End of Story?

Do you think the company would thank you for rigid adherance to the rules in that case, or are things never quite so black and white as that?

I have said it before and I will say it again.

Captaincy is the art of knowing exactly when to break the rules, and by how much.

We are again, however, rather diverging from the question of when Crab is going to produce figures showing that Culdrose is a bad place for SAR due wx......
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Old 2nd Dec 2011, 17:47
  #107 (permalink)  
 
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Originally Posted by Tourist

Ok, here is a scenario.

You, as a civilian, are flying your shiney new s92 IAW the Company manual etc.

You go out on a shout for a sinking cruise liner on a dark stormy night way out in the Atlantic. You start rescuing survivors in the water. After you have got 10 rescued, you realise because you have done very careful calculations that you have reached max allowable all up weight.

But there are 3 children left in the dark and stormy waters beneath you.


You know that they will be dead before you can return to land and come back to them.

Do you leave them?

Or do you say "sod the manual, I know there is some flex in the weights and I will pick up the kids"?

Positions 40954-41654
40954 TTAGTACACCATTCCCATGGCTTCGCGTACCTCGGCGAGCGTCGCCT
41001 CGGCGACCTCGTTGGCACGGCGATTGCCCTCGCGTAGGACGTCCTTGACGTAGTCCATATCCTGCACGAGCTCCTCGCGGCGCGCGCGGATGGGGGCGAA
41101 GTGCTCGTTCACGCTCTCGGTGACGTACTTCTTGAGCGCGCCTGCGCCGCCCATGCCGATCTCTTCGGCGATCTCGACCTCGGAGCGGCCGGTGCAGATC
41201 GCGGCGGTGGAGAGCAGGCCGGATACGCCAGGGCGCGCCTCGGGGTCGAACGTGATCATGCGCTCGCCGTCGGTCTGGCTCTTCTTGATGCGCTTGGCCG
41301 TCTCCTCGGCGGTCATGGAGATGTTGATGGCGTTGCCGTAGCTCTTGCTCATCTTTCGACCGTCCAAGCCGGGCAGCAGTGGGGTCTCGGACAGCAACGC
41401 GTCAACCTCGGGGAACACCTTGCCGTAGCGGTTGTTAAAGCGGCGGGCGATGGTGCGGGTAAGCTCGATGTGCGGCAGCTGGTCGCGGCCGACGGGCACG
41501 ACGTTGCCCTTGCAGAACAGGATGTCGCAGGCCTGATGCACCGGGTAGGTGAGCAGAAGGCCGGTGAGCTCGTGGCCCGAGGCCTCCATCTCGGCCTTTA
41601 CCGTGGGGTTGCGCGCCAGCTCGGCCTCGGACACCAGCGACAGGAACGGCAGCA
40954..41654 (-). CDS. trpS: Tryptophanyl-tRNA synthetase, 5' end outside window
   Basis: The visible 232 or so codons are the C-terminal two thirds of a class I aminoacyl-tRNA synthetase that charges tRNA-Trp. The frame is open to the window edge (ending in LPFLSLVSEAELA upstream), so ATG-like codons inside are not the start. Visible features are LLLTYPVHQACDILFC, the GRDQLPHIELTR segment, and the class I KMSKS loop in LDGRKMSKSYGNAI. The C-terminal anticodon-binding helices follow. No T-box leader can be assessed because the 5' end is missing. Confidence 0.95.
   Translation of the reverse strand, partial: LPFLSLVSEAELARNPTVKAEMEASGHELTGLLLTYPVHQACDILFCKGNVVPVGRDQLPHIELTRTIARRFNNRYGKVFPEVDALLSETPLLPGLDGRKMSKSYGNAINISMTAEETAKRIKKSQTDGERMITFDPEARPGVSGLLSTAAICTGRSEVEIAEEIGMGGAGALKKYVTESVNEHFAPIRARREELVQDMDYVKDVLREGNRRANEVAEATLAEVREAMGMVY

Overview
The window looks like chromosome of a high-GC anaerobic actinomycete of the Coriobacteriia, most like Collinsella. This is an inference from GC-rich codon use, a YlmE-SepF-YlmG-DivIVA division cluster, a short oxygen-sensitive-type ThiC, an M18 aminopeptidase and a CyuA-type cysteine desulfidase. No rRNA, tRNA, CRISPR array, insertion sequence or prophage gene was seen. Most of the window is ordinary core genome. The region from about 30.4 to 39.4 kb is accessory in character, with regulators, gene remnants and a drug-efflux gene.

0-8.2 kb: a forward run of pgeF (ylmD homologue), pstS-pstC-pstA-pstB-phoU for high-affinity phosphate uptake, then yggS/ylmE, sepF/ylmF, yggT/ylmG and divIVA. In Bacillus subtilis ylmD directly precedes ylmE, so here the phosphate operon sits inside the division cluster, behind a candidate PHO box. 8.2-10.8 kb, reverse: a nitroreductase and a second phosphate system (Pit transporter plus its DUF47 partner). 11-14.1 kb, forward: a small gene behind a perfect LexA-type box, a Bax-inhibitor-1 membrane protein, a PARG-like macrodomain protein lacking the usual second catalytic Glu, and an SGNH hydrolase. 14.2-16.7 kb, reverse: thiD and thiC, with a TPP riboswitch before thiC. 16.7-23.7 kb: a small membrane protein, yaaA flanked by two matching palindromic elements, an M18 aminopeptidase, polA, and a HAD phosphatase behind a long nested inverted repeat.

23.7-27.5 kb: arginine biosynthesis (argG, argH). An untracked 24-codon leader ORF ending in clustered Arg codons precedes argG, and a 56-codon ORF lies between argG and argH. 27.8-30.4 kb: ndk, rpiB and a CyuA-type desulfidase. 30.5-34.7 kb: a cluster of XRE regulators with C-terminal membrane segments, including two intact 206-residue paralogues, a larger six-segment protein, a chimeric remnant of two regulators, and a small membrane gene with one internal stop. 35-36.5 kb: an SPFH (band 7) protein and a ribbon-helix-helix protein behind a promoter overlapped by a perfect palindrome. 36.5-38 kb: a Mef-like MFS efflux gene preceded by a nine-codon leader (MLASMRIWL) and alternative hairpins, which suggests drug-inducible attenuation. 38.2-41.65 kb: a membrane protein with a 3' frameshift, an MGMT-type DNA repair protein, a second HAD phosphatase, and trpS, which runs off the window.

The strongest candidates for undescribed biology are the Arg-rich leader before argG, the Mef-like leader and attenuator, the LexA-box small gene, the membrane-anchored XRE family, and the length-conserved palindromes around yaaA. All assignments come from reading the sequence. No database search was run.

End of Story?

Do you think the company would thank you for rigid adherance to the rules in that case, or are things never quite so black and white as that?

I have said it before and I will say it again.

Captaincy is the art of knowing exactly when to break the rules, and by how much.
The problem with your scenario is you have taken a decision to put at risk your aircraft, it's crew and the survivors based on your "f@ck it lets do it attitude, not saying you are wrong but thats precisely what you are doing.

Taking your scenario a few steps further you stay on station to pick up remaining three kids, 2 are on board and as the third and the winchman reach the door you lose an engine, the other engine works as advertised but because your airframe is now overloaded it cannot fly you away and you all end up in the oggin.....

Still think it was great Captaincy or was it simply taking a chance and hoping for the best. As I said I not arguing with the sentiment of your decision but it does need putting into context
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Old 2nd Dec 2011, 17:52
  #108 (permalink)  
 
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As ever Tourist, you are trying to muddy the waters here to cover your own embarrassment - a SAROP is completely different and I have before and will in the future, be flexible about limits/rules/regulations in order to preserve life.

You made an unprofessional statement trying to appear the SAR hero about a crap technique (and I don't care who taught it to you) to get back to CU, not to save lives.

I have used NVG on a night ILS to see the lights when I had a critical casualty on board.

But that is not the same as your blanket assertion that ignoring your real MApt and positioning high over the threshold just to see the lights is a valid technique in anything but an emergency.